Sen. Coleman tours new hospital

U.S. Senator Norm Coleman gave a nod of approval when touring the new medical facilities at St. Joseph's Area Health Services and Innovis Health Park Rapids last week.

Deb Haagenson with Senator Coleman
St. Joseph's Vice President of Patient Care Deb Haagenson (right) explains the flow of the new and updated medical facilities to U.S. Senator Norm Coleman during a private tour. (Liz Shaw / for the Enterprise)

U.S. Senator Norm Coleman gave a nod of approval when touring the new medical facilities at St. Joseph's Area Health Services and Innovis Health Park Rapids last week.

Coleman was on site to see how the building and renovation project benefited from the New Market Tax Credit (NMTC) financing program and further expressed interest in learning more about the subsequent impact created by the joint venture.

(And, no, there were no conversations linked to recounts, mystery ballots or contested votes.)

With construction crews scrambling about to meet deadlines for the Monday opening, Coleman saw how the new clinic medical offices tie into the hospital while sharing a public entrance.

"Great vision," Coleman told Deb Haagenson, St. Joseph's vice president of patient care and tour guide. "Great integration."


During an initial briefing, St. Joseph's and Innovis Health administrators explained the project's history. Several other community leaders were also on hand to speak with the Senator.

Innovis Health's Fargo senior director/ administrative services Bob Bakkum noted the project has been in the dreaming stages for at least 15 years and in the planning stages the last four.

"With assistance of the Midwest Minnesota Community Development Corp. (MMCDC, Detroit Lakes) and NTMC funding, Innovis has been able to build a better project than we originally would have," Bakkum said. "Our initial plans for the clinic were a lot smaller than what we've got now."

The former clinic building clinic operated in an 18,000-square foot building that doesn't meet Minnesota's building code. On Monday, had 40,000-square feet in which to treat patients. There is more exam space, procedure rooms, office space and improved patient confidentiality.

"A key to this community is being able to recruit new physicians," he informed Coleman.

Laurie Albertson, Innovis Health Park Rapids division manager, noted that two primary care physicians have signed with intent to locate here since the project began.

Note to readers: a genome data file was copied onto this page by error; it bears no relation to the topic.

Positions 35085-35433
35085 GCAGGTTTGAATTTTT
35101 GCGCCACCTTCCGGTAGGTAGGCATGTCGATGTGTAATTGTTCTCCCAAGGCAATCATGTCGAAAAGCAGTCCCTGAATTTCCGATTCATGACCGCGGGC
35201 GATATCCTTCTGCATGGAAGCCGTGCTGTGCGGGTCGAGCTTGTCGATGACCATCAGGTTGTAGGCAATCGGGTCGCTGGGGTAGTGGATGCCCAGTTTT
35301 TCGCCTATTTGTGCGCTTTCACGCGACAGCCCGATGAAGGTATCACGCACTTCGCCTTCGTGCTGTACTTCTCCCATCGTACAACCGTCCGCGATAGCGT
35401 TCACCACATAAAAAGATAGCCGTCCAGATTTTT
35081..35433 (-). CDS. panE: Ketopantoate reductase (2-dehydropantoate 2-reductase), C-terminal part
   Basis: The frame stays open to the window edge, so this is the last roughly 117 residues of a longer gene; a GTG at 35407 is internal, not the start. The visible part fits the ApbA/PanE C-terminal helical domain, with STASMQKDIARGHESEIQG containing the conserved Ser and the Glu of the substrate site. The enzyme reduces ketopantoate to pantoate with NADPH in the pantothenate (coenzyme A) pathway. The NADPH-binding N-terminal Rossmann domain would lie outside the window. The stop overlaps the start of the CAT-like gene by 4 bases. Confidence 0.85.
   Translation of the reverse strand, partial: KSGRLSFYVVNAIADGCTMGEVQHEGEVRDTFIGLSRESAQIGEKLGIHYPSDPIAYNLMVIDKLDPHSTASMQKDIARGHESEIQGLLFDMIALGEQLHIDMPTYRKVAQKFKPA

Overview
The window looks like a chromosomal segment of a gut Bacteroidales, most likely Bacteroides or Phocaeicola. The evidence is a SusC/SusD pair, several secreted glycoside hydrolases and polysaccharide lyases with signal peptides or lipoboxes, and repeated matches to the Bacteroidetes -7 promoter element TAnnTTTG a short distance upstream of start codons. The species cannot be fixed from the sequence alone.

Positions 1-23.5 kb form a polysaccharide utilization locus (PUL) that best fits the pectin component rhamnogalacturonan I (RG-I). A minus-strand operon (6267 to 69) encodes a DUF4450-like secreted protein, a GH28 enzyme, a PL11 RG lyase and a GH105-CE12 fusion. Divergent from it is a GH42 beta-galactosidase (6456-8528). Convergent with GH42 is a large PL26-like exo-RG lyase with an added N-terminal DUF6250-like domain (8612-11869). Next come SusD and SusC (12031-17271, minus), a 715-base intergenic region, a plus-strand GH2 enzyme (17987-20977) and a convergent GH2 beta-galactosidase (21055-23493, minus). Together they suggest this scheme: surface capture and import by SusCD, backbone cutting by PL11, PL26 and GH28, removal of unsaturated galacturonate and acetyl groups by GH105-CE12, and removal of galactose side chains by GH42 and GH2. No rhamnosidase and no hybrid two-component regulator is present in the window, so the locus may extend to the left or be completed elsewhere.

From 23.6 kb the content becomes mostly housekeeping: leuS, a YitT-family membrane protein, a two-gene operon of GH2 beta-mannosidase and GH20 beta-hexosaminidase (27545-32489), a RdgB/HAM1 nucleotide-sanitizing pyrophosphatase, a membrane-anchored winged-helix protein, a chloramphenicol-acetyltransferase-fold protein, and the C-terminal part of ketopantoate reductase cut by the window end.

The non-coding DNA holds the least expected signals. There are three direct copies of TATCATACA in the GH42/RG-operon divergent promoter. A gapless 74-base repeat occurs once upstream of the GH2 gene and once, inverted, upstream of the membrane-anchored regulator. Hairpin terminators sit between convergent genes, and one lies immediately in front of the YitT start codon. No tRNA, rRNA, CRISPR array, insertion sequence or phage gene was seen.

Peter Jacobson, Innovis Health's vice president of regional operations/ primary care in Fargo and former St. Joseph's president/CEO who helped secure the joint venture, said having the clinic physically attached to the hospital best serves the patients.

"One of the beauties of this project is the collaboration between the clinic and hospital," Jacobson said. "There are so many smaller communities in which services are duplicated, and, by bringing the buildings together and creating a partnership, it makes them stronger.


It took a lot of teamwork, he said, and it was a "complex transaction," but was ultimately the only way for it to work in this service area.

As an example of cost savings as a result of the collaboration, Bakkum said Innovis at one time looked at putting a pharmacy into the clinic thereby being able to mix their own chemotherapy drugs. "We decided that for the good of the community, we didn't need another retail pharmacy in town," he said. "The hospital agreed to mix our chemo drugs, so we've eliminated the need to hire another pharmacist."

The joint venture allows savings in instances such as these when sharing services and go well beyond financing benefits from the MMCDC and NTMC.

The flow of the new facility is also quite impressive, Jacobson informed Coleman. He is witness to how this isn't always the case for medical facilities which undergo expansion. "The Sisters planned this building well for expansion back in the 1940s.

"The surgeons' offices are about 10-feet away from the surgery department," Jacobson continued. "Internal medicine physicians' offices are physically attached to the inpatient unit of the hospital. Given the fact that the building was added on to and expanded so many times and yet there is such great flow in the building is very remarkable and very advantageous for patient care."

Coleman was impressed by another example in which a joint venture between St. Joseph's and Innovis efforts is proving successful.

Haagenson said they've teamed together to form The Center for Weight Management, which earned a Center of Excellence Designation from the American Society for Metabolic and Bariatric Surgery in 2005. More recently it also became a Blue Center of Distinction by Blue Cross, Blue Shield.

"For a rural site, our outcomes are as good or better than most national outcomes for bariatric surgery," Haagenson said. "We have people who come to see us from hundreds of miles."


"It's very remarkable to think about bringing people out of the metro area into a rural community to receive healthcare, but it's happening here," Jacobson said.

Additionally, a second surgeon arrived in August to work in the bariatric program.

"The recruitment of that second surgeon would have been very challenging for us had it not been for these new facilities," said Cynthia Rooney, St. Joseph's Communication/Development Manager.

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